Never knowingly undersolved.

Financial Times 13,023 / Mudd

Posted by Gaufrid on March 12th, 2009


It has been some time since I have had quite as many quibbles about clues in an FT crossword. These made the solving process, for me at least, somewhat protracted and, in places, difficult. There were several questionable parts of clues, as indicated below, and one definition (23a) is simply wrong. Having said that, there were some enjoyable clues as well. I particularly liked 5d and 7d.
1 ROOM AT THE TOP  MATTHE[w] (apostle endlessly) in ROOT (source) OP (work)
8 SET FAIR  SET (prepared) FAIR (just)
11 ORIFICE  OR (a precious thing) IF ICE (Arctic seals under it) – I am not particularly happy at having ‘or’ defined as ‘a precious thing’. Collins only lists it as an adjective (of the metal gold) and COED indicates it is a colour used in heraldry (gold or yellow) though it can just about be justified in Chambers if one uses one of the less common definitions of ‘tincture’.
12 REIFIED  DEIFIER (godmaker) reversed – the word ‘godmaker’ does not appear in any of the standard references.
13 DRAFT  [toddle]R in DAFT (potty) – ‘bottom of’ to indicate the last letter of a word might have worked had this been a down clue.
14 EMMENTHAL  *(MAN HELMET) – many things have holes so is it fair to use ‘which contains holes’ as the definition for a cheese?
16 SUBEDITOR  BED (bottom) in SUITOR (lover) – does the subeditor write the headlines?
19 CACAO  CA CA (twice state) O (love)
21 OFFLOAD  OFF (abroad) LOAD (a lot) – does ‘abroad’ equate to ‘off’ and surely ‘a lot’ would be ‘loads’?
23 AQUATIC  AT in A QUIC[k] (tailless swift) – ‘aquatic’ does not mean ‘water’! Edit: Thanks Paul B for pointing out my error (see comment #1)
24 DIALECT  DIAL (face) *(ETC)
25 INSTALL  INST (this month) ALL (everyone)

1 RETSINA  [c]ANISTER (container topped) reversed
2 ON A DIET  *(IDEA NOT) – is ‘supposed’ meant to be the anagram indicator or is it part of the definition and there is no anagram indicator? If the former then it doesn’t work for me.
3 AGREEMENT  men (PEOPLE) IN a GREET (welcome)
4 TAPIR  RIP AT (tear off towards) reversed
6 OSTRICH  [p]OST (pale concealing head) RICH (deep)
10 RED BLOOD CELL  RED (wine) BLOOD (extraction) CELL homophone of ‘sell’ (trade)
15 MARGARINE  [la]R[ge] RAG (newspaper) reversed in MAINE (state)
17 BUFFALO  dd
18 DIOCESE  *(CODE IS) E[nemy]
19 CRUISER  dd
20 CUTLASS  CUT (slash) LASS (miss)
22 DOTTY  dd – ‘imbalanced’ does not mean ‘dotty’, it should have been ‘unbalanced’.

13 Responses to “Financial Times 13,023 / Mudd”

  1. Paul B says:

    I see your point about 23ac, but as so often there’s a way – however dubious – to parse it, since a ‘water’ bird is an ‘aquatic’ bird: in these nouns are not the two interchangeable?

  2. C.G. Rishikesh says:


    Re 16a: A subeditor indeed writes headlines just as he/she might write picture captions etc. (at least in Indian newspaper offices: I don’t know what practices exist in the UK).

    Of course, the headlines written by a subeditor might be accepted as they are or they might be revised by the chief subeditor. That’s a different issue altogether.

    In Indian newspapers headline writing is not left to anyone known as layout editor or some such personage at the latter stages in production. Any item edited by a subeditor must have a headline.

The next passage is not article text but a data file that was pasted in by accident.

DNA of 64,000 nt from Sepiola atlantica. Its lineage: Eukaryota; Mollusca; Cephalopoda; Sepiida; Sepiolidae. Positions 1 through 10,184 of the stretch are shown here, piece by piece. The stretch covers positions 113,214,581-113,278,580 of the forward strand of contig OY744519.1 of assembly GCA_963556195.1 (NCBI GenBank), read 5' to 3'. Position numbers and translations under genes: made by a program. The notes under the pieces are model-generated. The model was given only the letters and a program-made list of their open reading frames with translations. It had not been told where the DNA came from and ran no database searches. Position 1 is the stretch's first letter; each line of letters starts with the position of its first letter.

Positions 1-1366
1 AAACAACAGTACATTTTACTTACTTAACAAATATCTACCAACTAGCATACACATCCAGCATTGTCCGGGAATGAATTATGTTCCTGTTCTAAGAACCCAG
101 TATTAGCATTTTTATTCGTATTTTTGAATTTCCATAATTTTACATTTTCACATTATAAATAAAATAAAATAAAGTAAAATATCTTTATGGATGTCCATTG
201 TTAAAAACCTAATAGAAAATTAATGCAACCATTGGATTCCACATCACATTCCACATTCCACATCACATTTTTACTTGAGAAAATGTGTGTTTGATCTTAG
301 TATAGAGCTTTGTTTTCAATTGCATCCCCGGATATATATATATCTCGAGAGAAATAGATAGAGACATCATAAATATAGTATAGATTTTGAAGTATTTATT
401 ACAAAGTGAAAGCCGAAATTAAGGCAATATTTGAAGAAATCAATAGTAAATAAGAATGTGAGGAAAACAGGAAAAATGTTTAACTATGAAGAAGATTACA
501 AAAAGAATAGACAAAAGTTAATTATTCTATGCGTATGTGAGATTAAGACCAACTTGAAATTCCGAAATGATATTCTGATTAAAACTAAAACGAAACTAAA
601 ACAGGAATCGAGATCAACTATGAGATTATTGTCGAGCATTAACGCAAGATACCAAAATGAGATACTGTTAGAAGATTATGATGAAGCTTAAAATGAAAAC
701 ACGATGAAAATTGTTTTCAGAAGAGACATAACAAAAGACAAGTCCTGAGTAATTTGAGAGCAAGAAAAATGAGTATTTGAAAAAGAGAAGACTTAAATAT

3. Gaufrid says:

    Paul B
    You are indeed right. At the time of solving/blogging I did not think of the adjectival sense of ‘water’. My error! I will amend the blog accordingly.

  4. C.G. Rishikesh says:

    Again re 16a:
    A typo needs to be fixed. SUITOR for suiter.

  5. Gaufrid says:

    Hi Rishi
    Thanks for the info as I am not familiar with regard to who does what in journalism. My question was partly rhetorical and partly because I was wondering if the definition was fair. I am sure that others besides a subeditor must write headlines and a subeditor must do other things besides writing them.

    Thanks also for notifying me about the typo.

  6. Colin Blackburn says:

    The subeditor does various jobs including correcting the work of the journalist and editing a piece for length. Writing the headlines (and captions) is a main part of their brief. Traditionally all headlines are written by the subs and not the journalists. As Rishi says the headlines may be changed later by higher powers.

  7. Gaufrid says:

    Thanks for the further elucidation Colin. I learn something new every day.

  8. Will says:

    I enjoyed the puzzle. I thought 12 across was clever – if my crossword setters are not to be Ximenean, I’d much rather they do this than (for example) use ‘first class’ to mean C. I think ‘supposed’ as an anagram indicator is a little weak, though.

    Isn’t Mudd Paul? If so, two in one day.

  9. Agentzero says:

    Thanks, Gaufrid. Can you help me understand the definition in 8ac (SET FAIR = “highly-pressurised reading”)?

  10. Gaufrid says:

    Hi Will
    Yes, Mudd and Paul are one and the same.

    Hi Agentzero
    When there is high atmospheric pressure the weather is likely to be fine and sunny or ‘set fair’ (probably not a common expression these days but certainly one I remember from my younger days).

  11. Agentzero says:

    Ah, thanks, Gaufrid. A new phrase to me.

  12. Eileen says:

    When I was a child, everyone seemed to have a barometer in their hall, so I very early learned ‘set fair’, which was one of the settings.

    ‘Takes’ in 14ac puzzles me, as it interrupts the anagram material. From the wordplay, I would expect it to be MAN + an anagram of ‘helmet’.

  13. Jake says:

    An odd puzzle -for me. But enjoyable, a few toughies, but, none that could’nt be figurered.

    Thanks Mudd.


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